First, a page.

Figure 1. Whole abdominal CT scan, (A) axial and (B) coronal slices. The gallbladder (red arrow) is distended with hyperdense lumen suggestive of bile sludge. (C) The gallbladder wall is thickened with extensive pericholecystic fat stranding reflective of cholecystitis. The gallbladder has tan brown external surfaces with fine adhesions and thickened wall.

Figure 2. Hematoxylin & eosin stain [H&E]. (A, B) [H&E, 4x] and (C) [H&E, 10x] MiNEN showing juxtaposition of the well-differentiated adenocarcinoma and the poorly differentiated carcinoma components. (D) Intestinal metaplasia, as evidenced by the presence of scattered goblet cells in the mucosa, and chronic inflammatory infiltrates were seen in the non-neoplastic portion of the gallbladder [H&E, 20x].

Figure 3. The adenocarcinoma component on the left exhibits cribriform, papillary and glandular patterns. The neuroendocrine component on the right is composed of solid sheets of large cells with hyperchromatic nuclei. Both components are intimately admixed with chronic inflammatory cells. Next generation sequencing revealed an identical TP53 missense mutation that leads to a stop codon (c.273G>A, p.Trp91Ter) in the two components [H&E, 4x].

Immunohistochemical studies

Immunohistochemical staining was performed as previously described (Roche BenchMark ULTRA and Leica BOND-MAX IHC/ISH systems) on a representative section to better characterize the poorly differentiated carcinoma component of the tumor. Immunoreactivity (Figures 4B-4E) of the poorly differentiated component to neuroendocrine markers [chromogranin A (LK2H10) and synaptophysin (SP11)], cytokeratin (AE1/AE3/PCK26) and CK19 (b170) confirmed the diagnosis of a large cell neuroendocrine carcinoma. Hence, a final diagnosis of mixed well-differentiated adenocarcinoma and poorly differentiated (large cell) neuroendocrine carcinoma was reported. As per the staging of gallbladder carcinoma, the patient was stage IIA.

Figure 4. Hematoxylin & eosin stain [H&E]. (A) The poorly differentiated neuroendocrine component shows large, round to pleomorphic cells with vesicular nuclei, prominent nucleoli and scant to moderate amount of cytoplasm [H&E, 10x]. These cells are arranged in trabeculae and pseudoglandular formations. This carcinoma component displays immunoreactivity to CK [AE1/AE3, 10x] (B), CK19 [10x] (C), Synaptophysin [10x] (D), and Chromogranin [10x] (E). A high (95%) Ki67 [10x] (F) proliferation index is appreciated.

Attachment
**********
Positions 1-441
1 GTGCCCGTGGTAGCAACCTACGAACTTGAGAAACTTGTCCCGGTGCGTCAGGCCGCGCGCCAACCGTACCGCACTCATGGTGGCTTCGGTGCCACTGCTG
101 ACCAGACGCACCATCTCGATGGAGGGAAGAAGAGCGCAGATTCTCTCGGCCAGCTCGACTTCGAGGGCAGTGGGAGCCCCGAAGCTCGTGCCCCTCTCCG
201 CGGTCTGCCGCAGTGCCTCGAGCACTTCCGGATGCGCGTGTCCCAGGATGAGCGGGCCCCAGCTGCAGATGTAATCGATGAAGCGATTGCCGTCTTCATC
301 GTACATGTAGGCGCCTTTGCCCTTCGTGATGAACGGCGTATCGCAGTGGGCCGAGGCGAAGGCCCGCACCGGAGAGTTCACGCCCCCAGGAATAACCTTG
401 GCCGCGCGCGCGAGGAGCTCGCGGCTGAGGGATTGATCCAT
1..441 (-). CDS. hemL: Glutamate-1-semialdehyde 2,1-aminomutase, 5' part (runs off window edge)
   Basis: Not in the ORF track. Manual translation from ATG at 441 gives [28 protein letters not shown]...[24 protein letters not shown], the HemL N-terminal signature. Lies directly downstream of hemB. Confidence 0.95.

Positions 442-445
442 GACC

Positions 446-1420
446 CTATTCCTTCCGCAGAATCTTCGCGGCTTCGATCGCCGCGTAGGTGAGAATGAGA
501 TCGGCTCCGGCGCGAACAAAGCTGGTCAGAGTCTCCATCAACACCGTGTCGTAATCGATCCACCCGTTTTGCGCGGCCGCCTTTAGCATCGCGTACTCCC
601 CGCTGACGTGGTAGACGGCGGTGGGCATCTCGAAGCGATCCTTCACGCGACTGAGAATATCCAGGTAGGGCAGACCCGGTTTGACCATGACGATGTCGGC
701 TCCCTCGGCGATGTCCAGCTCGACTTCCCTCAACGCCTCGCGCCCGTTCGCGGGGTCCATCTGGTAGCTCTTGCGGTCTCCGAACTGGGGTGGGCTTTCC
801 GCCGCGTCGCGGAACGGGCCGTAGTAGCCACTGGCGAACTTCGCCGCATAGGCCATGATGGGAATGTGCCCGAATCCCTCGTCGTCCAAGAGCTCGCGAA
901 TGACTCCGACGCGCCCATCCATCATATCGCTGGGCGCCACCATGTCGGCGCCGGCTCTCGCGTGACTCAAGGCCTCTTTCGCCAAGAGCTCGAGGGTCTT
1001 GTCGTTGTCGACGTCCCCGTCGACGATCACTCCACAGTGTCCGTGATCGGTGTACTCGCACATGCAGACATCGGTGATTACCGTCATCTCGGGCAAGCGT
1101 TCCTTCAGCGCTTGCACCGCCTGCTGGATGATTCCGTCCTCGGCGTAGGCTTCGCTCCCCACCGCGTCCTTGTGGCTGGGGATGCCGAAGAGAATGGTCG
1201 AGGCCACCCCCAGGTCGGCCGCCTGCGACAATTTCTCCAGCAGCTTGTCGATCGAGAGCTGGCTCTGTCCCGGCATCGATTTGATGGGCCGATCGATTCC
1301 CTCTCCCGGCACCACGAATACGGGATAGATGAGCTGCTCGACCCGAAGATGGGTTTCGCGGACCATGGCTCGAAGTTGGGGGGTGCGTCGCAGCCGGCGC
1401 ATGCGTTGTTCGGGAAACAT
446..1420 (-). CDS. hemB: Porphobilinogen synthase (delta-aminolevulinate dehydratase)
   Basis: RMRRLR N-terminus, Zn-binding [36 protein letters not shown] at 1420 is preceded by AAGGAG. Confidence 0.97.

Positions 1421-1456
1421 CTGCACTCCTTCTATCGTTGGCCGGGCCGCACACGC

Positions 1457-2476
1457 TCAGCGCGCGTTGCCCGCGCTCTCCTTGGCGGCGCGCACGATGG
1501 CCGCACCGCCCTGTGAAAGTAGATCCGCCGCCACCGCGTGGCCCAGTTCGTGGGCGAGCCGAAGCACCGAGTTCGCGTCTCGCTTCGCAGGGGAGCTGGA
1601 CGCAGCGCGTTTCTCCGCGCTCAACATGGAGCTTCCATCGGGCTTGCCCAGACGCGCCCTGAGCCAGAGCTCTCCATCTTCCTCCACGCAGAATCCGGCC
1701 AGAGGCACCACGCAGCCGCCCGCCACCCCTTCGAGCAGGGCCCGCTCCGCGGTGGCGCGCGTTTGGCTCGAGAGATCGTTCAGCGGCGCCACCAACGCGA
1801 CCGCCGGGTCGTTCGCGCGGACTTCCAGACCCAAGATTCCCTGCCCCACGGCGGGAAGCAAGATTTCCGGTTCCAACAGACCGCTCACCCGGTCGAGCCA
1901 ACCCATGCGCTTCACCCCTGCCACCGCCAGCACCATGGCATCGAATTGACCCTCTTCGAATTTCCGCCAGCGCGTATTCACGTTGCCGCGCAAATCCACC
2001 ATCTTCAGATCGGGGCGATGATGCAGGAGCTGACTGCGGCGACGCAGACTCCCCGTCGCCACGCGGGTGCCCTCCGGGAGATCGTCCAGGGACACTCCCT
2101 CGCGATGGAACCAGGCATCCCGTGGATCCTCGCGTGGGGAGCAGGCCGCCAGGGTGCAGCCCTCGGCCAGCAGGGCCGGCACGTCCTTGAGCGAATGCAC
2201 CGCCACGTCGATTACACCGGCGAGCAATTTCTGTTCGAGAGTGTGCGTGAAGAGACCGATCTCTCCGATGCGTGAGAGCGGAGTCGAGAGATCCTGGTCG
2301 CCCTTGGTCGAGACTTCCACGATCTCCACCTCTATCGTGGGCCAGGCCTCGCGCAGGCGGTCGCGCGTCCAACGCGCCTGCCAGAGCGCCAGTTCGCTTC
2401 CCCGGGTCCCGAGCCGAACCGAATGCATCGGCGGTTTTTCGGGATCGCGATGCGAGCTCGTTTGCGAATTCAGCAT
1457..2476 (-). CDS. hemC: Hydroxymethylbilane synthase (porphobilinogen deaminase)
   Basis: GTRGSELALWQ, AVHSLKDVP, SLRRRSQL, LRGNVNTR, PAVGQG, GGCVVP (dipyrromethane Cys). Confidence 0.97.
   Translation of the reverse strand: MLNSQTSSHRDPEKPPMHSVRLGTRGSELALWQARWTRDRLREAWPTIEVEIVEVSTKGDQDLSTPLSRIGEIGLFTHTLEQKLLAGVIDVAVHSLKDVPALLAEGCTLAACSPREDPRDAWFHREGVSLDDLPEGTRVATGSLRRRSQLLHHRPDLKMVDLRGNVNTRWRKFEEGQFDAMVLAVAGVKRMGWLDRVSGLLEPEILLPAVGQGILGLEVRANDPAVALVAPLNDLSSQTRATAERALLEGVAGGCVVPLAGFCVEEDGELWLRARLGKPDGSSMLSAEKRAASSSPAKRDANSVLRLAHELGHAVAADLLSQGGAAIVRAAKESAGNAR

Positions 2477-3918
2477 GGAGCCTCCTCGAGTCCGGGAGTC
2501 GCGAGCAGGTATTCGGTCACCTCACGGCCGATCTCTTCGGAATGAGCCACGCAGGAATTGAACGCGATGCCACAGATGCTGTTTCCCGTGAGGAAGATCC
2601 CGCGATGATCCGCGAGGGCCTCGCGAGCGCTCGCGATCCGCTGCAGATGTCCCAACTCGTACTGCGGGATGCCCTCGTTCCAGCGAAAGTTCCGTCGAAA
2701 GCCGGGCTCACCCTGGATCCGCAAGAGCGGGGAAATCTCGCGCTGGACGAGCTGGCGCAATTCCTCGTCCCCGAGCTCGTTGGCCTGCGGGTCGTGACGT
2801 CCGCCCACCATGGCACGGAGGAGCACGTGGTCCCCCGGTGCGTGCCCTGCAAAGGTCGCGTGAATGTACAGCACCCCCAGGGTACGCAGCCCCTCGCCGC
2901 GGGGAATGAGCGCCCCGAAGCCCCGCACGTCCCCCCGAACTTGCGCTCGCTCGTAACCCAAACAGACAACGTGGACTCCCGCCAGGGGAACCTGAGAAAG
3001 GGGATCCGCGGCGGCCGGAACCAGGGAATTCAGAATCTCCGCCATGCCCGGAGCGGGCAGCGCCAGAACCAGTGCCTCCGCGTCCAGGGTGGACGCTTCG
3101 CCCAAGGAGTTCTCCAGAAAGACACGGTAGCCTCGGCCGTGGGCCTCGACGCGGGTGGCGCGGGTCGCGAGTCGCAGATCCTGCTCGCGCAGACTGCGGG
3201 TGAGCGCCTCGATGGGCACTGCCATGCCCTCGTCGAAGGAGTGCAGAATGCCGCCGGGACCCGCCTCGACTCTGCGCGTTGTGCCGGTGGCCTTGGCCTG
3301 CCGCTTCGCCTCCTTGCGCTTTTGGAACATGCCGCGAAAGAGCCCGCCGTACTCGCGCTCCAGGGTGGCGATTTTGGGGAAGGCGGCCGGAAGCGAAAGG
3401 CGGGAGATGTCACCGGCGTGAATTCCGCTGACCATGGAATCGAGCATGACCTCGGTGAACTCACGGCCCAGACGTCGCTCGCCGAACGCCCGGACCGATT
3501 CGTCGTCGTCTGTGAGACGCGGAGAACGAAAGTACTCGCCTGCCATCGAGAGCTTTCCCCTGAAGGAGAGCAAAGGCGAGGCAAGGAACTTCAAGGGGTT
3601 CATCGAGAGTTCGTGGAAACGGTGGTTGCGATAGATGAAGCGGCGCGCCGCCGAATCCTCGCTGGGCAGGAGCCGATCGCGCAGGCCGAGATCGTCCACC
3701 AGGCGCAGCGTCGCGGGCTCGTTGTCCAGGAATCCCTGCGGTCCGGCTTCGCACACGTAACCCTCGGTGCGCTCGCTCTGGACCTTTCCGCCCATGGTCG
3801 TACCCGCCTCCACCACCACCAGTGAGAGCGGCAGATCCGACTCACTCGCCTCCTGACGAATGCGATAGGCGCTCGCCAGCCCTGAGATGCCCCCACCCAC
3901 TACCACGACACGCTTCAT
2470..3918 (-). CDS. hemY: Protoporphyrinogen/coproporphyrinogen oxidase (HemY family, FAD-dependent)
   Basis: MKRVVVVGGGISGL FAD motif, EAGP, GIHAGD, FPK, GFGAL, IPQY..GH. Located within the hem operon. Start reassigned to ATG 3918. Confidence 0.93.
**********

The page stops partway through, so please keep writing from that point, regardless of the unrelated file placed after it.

Molecular studies

The non-neuroendocrine (adenocarcinoma) and neuroendocrine carcinoma components were carefully microdissected from 5 μm thick paraffin-embedded tissue slices. DNA from each component was extracted using the QIAamp DNA FFPE tissue kit (Qiagen), according to the manufacturer’s instructions. Both components were individually submitted for next-generation sequencing (NGS) using the Illumina (San Diego, CA) Trusight Tumor 15 (TST15) kit and subsequently sequenced using Illumina MiSeq® system. Along with all the exons of TP53, selected regions of the following genes were sequenced: AKT1, BRAF, EGFR, ERBB2, FOXL2, GNA11, GNAQ, KIT, KRAS, MET, NRAS, PDGFRA, PIK3CA and RET. Mutational analysis identified a TP53 missense mutation (Figure 3) that leads to a stop codon (c.273G>A, p.Trp91Ter) in both components.